Born and raised on the mean streets of New York City’s Upper West Side, Katie Halper is a comic, writer, blogger, satirist and filmmaker based in New York. Katie graduated from The Dalton School (where she teaches history) and Wesleyan University (where she learned that labels are for jars.) A director of Living Liberally and co-founder/performer in Laughing Liberally, Katie has performed at Town Hall, Symphony Space, The Culture Project, D.C. Comedy Festival, all five Netroots Nations, and The Nation Magazine Cruise, where she made Howard Dean laugh! and has appeared with Lizz Winstead, Markos Moulitsas, The Yes Men, Cynthia Nixon and Jim Hightower. Her writing and videos have appeared in The New York Times, Comedy Central, The Nation Magazine, Gawker, Nerve, Jezebel, the Huffington Post, Alternet and Katie has been featured in/on NY Magazine, LA Times, In These Times, Gawker,Jezebel, MSNBC, Air America, GritTV, the Alan Colmes Show, Sirius radio (which hung up on her once) and the National Review, which called Katie “cute and some what brainy.” Katie co-produced Tim Robbins’s film Embedded, (Venice Film Festival, Sundance Channel); Estela Bravo’s Free to Fly (Havana Film Festival, LA Latino Film Festival); was outreach director for The Take, Naomi Klein/Avi Lewis documentary about Argentine workers (Toronto & Venice Film Festivals, Film Forum); co-directed New Yorkers Remember the Spanish Civil War, a video for Museum of the City of NY exhibit, and wrote/directed viral satiric videos including Jews/ Women/ Gays for McCain.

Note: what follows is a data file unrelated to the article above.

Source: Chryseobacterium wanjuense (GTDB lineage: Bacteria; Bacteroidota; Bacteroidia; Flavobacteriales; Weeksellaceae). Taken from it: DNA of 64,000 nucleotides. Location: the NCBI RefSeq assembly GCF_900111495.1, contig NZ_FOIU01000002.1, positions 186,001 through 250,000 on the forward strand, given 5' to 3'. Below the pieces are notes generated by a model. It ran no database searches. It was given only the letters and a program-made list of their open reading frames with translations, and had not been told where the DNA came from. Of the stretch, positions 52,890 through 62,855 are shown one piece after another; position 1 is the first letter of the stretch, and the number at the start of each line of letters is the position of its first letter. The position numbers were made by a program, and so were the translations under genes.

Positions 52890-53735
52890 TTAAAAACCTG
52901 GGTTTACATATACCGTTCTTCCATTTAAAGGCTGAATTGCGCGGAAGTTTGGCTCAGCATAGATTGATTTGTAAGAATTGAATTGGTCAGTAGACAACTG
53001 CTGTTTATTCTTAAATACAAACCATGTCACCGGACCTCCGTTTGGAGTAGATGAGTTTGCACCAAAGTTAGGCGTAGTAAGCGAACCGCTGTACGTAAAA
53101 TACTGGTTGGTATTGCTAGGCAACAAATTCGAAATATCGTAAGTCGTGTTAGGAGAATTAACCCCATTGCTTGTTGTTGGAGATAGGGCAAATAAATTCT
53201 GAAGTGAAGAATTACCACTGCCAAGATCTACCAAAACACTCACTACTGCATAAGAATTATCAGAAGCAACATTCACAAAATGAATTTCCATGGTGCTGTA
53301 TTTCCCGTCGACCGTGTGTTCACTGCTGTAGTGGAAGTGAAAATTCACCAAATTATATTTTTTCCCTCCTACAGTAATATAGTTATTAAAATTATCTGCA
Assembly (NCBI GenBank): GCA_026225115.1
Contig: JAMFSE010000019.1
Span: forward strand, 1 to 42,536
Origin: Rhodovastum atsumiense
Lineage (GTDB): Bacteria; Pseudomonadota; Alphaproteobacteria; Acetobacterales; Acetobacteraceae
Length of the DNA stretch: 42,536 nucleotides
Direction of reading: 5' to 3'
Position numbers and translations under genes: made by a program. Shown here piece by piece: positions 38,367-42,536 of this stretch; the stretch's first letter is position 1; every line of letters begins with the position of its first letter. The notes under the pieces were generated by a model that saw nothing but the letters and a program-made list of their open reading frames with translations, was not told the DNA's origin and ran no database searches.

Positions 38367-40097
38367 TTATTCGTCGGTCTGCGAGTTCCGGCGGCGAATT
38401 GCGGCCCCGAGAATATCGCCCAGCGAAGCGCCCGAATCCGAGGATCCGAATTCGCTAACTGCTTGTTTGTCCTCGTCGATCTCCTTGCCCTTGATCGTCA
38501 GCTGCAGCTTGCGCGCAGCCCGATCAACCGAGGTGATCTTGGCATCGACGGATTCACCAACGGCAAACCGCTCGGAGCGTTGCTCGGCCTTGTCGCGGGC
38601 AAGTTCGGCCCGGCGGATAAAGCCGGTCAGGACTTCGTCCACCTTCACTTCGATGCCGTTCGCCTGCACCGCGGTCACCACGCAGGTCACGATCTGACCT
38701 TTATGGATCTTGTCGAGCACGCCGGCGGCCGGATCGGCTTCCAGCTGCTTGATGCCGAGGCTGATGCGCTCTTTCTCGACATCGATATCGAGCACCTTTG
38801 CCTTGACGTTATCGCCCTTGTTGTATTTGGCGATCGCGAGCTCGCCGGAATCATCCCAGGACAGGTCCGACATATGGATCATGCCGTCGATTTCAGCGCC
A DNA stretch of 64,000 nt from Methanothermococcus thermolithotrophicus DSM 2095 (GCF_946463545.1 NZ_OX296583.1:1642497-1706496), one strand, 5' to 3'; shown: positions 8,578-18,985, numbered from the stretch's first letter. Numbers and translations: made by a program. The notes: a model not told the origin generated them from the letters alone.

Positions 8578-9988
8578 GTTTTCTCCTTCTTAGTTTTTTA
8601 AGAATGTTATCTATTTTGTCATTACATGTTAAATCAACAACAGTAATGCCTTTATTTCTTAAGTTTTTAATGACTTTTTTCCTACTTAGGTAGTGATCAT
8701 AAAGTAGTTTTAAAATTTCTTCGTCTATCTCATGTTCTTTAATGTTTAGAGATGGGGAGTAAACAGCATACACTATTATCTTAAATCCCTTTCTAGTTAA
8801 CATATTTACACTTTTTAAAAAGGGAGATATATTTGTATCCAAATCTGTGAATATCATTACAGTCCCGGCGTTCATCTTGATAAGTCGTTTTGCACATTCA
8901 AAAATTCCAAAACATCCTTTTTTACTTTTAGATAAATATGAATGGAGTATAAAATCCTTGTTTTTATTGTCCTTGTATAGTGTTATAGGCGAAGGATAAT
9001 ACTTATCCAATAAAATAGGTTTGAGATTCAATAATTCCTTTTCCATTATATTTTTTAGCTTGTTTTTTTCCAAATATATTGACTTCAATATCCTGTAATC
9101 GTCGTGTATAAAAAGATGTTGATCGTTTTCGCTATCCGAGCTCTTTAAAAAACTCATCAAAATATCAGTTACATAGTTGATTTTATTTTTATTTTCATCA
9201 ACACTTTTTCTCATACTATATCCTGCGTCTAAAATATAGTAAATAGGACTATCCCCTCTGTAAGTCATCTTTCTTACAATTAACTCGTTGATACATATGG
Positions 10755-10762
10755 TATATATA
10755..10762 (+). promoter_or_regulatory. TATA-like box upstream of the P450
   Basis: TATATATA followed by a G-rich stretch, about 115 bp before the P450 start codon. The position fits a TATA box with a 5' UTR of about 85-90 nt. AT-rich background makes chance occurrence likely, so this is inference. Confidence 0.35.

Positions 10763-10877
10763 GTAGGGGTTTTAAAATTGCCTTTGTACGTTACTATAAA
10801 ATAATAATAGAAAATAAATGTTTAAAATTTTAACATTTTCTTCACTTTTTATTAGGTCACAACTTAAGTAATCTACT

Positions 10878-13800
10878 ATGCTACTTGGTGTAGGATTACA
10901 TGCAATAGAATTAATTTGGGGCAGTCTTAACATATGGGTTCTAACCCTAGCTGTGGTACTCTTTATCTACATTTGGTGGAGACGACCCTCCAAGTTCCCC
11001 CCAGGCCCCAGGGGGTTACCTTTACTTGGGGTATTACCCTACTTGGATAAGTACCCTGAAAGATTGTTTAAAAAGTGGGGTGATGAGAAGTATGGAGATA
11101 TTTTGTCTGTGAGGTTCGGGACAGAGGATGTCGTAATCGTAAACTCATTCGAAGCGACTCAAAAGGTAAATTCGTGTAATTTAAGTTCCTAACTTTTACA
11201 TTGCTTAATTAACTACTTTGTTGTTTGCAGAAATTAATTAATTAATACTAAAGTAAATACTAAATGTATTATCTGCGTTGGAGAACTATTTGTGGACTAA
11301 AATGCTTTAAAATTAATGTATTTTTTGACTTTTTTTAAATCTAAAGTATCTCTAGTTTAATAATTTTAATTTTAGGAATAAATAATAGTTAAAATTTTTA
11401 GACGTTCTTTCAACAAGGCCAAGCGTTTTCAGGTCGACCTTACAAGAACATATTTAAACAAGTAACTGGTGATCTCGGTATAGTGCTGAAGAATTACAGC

Katie is a writer, comedian, filmmaker, and New Yorker.